El Camino Fonseca

Northwest via Ourense

Rolling Hills and Steep Climbs

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Ourense to Santiago

Ponte Ulla to Santiago: 23 June 2006

The final day of my walk along the Camino Fonseca began with a long climb out of the valley of the Rio Ulla. At first the way is by minor roads either side of the N525 but soon the Camino leaves the main road near the restaurant Os Palmeiros and goes under the railway line. The steep climb is by forest tracks, mainly through eucalyptus, to the hamlet of Outeiro.


The Camino seems to pass just above the village but, at the crossroads, there are a couple of signs pointing downhill to restaurants. The reason for these signs will soon become clear. The Ermita de Santiaguiño is on the crossroads opposite its ornate fuente.

Passing between the ermita and the fuente I re-entered the eucalyptus forest and soon came to the new albergue. This is a very modern building but was locked so I could not rest inside. There did not seem to be any other facilities here so I hope the signs back at the crossroads were only a short distance from the restaurants.

There then followed a pleasant walk along forest tracks rising gently towards the Pico Sacro where, on a clear day, there are distant views of Santiago.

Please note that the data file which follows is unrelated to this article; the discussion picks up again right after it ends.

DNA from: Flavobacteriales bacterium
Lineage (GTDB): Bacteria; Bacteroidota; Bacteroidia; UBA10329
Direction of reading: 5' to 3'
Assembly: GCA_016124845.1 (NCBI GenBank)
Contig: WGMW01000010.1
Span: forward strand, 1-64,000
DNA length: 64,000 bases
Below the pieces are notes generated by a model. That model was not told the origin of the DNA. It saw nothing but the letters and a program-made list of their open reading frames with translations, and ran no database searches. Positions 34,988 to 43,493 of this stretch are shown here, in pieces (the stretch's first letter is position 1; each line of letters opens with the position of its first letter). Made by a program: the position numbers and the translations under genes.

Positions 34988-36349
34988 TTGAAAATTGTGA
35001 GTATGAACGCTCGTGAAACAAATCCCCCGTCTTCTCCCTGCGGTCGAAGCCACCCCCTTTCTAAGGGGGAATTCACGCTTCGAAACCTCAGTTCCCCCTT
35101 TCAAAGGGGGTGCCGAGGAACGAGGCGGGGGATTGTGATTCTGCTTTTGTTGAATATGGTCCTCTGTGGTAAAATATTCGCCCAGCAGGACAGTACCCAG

I didn't have a clear day and the diversion to the mirador on Pico Sacro was long and steep so I turned left when the path reached the road down towards Ardarís. Now begins a long stretch of walking mainly along country roads. The farming is intensive along here and there are some good examples of grapevines growing on the traditional trellises.


The Camino now passes through a series of small agricultural communities and, when it touches the main N525, it is possible to obtain refreshments in the larger village of A Susana. I also noticed that, whenever the Camino approached the main road, enterprising local bars and restaurants have erected signs for their own diversions from the way.


This pattern of small villages and hard roads continues until the Camino swings away to the east of the main road and enters the southern suburbs of Santiago. This is a much more pleasant introduction to the city than the route taken by the Camino Francés and part of the way is along another cobbled Camino Real.


What a change I found when I reached the city centre. For the last two and a half weeks I had seen very few other pilgrims and had been able to wander at my own pace without worrying if the accommodation at the end of the day would be full. Now the town was swarming with pilgrims and, after visiting the cathedral, I joined the long queue at the Pilgrim's Office to claim my Compostela. My intention had been to stay overnight and visit the restaurants and bars I knew from my previous visits. However, after trying several hotels for accommodation, I gave up and went to the bus station and caught a coach to visit friends near the coast. By luck their town fiesta was just beginning and I had five days and nights winding down before returning home.